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Designated terrorists can ask for delisting

June 21, 2021 Hector Lawas 487 views

JUSTICE Undersecretary Adrian Sugay on Monday said that designated terrorists can ask the Anti-Terrorism Council for delisting.

However, Sugay in a message to reporters said that the council has not received any request for delisting yet.

“The internal mechanism for designation also contains provisions re: delisting. We are proposing a few additional provisions and this will hopefully be taken up during the next ATC (Anti-Terrorism Council) meeting. As far as I know, no request for delisting has been received by the ATC, ” Sugay said.

Last month, Sugay said that designated terrorists can go to regular courts to seek judicial relief.

“After the designation resolution is issued and after the assets are frozen, the designee can always file a petition for delisting, a verified petition for delisting, and may also of course go to court and seek judicial remedy,” he said.

” We would like to think there are enough standards or safety provided for not just in the Anti-Terrorism Act of 2020 but also under the Anti-Terrorism Financing Prevention and Suppression Act, ” he added.

In two separate resolutions, the ATC has identified 29 ranking officials and members of the Communist Party of the Philippines, New People’s Army, and Islamic groups as terrorists under the controversial Anti-Terrorism Act of 2020.

Their designation as terrorists are contained in ATC Resolution Nos. 16 and 17 dated February 24, 2021 and April 17, 2021, respectively, and was signed by National Security Adviser Hermogenes Esperon Jr., vice chairperson of the ATC.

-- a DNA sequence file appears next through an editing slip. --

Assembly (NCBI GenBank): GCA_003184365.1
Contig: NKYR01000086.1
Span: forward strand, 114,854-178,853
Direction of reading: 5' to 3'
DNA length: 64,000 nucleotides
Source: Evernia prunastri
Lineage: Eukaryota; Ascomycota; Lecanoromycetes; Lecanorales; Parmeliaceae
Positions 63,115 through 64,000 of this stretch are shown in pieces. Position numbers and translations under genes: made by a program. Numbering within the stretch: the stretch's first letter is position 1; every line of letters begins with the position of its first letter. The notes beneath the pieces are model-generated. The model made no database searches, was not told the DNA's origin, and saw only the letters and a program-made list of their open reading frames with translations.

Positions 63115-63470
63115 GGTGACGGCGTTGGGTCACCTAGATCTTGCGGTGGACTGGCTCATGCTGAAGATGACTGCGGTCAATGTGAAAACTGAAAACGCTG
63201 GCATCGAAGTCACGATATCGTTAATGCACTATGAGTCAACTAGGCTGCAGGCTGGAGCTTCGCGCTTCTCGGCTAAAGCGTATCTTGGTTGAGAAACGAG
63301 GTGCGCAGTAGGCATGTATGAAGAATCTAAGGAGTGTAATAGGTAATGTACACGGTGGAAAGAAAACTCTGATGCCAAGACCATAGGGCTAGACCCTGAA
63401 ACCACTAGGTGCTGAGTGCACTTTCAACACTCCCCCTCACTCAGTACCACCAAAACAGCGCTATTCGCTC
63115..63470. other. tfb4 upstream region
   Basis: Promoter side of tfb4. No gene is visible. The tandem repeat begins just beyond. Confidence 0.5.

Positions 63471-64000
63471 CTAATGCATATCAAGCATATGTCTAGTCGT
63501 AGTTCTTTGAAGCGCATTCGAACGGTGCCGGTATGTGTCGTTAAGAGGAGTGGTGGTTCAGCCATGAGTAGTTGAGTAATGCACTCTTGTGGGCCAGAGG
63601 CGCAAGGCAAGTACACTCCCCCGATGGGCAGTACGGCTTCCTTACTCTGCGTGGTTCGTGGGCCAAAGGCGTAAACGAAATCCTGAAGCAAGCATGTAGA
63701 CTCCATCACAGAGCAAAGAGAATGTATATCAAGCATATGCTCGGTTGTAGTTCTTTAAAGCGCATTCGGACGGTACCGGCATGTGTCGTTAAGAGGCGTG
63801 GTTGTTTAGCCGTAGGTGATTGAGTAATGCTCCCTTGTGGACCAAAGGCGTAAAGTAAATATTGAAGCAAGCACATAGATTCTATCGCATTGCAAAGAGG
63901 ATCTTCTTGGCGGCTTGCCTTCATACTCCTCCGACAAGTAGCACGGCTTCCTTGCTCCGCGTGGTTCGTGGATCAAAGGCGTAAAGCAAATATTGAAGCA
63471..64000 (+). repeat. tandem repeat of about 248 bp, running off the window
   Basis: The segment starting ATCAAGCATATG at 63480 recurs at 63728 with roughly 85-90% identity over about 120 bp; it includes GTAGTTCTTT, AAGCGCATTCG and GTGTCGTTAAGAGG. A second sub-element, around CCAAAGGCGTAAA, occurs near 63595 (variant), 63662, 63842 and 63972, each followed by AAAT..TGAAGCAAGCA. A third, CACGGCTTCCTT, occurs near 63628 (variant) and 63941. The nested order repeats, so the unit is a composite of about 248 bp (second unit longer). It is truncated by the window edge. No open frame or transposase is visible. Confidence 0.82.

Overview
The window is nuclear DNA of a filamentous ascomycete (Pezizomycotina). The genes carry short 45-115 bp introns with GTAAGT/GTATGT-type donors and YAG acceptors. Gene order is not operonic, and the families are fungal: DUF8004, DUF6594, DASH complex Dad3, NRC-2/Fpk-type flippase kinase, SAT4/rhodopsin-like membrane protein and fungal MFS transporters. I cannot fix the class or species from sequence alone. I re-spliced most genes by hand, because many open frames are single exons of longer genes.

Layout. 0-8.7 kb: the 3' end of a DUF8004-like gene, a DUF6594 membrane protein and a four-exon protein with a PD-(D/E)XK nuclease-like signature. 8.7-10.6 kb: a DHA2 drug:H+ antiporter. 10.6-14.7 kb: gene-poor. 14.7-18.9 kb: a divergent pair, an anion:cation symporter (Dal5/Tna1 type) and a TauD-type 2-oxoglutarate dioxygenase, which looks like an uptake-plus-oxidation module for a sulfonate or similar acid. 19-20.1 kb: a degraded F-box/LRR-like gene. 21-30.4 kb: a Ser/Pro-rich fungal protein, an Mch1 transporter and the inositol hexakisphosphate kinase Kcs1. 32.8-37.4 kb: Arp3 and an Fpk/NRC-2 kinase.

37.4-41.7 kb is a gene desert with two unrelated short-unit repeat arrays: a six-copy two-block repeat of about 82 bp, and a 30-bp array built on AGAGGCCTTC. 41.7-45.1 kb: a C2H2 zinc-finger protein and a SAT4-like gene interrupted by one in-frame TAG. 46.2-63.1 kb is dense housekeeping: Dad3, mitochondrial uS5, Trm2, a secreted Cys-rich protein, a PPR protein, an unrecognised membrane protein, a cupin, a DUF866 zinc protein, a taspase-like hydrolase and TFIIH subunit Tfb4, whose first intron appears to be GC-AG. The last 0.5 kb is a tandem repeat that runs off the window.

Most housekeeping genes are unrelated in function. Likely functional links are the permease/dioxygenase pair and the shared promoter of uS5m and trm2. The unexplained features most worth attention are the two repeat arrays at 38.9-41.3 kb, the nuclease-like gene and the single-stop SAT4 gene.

In Resolution No. 17, the ATC identified 19 ranking officials and members of the CPP/NPA, including Jose Ma. Sison, who is the founder of the party.

Also tagged as terrorists were National Democratic Front (NDF) peace consultants Vicente Ladlad, Adelberto Silva, Rafael Baylosis, Wilma Tiamzon, and Benito Tiamzon.

According to the resolution, the ATC found probable cause, as defined in the anti-terrorism law, that the CPP leaders and consultants have violated Sections 6, 7, 8, 9, and 10 of the ATA, “for planning, preparing, facilitating, conspiring, and inciting the commission of terrorism and recruitment to and membership in a terrorist organization or a group organized for the purpose of engaging in terrorism.”

On the other hand, Resolution No.16 tagged 10 Abu Sayyaf Group (ASG) leaders and members as terrorists. Esmael Abdulmalik, an Islamic State (IS) hardliner connected with the Dawlah Islamiyah (DI), was on the top of the list.

Also tagged as terrorists are nine other individuals affiliated with either the DI, ASG, or the Bangsamoro Islamic Freedom Fighters (BIFF). They are Raden Abu, Esmael Abubakar, Muhiddin Animbang, Salahuddin Hassan, Radzmil Jannatul, Majan Sahidjuan, Faharudin Bonito Hadji Satar, Mudsrimar Sawadjaan, and Almujer Yadah.

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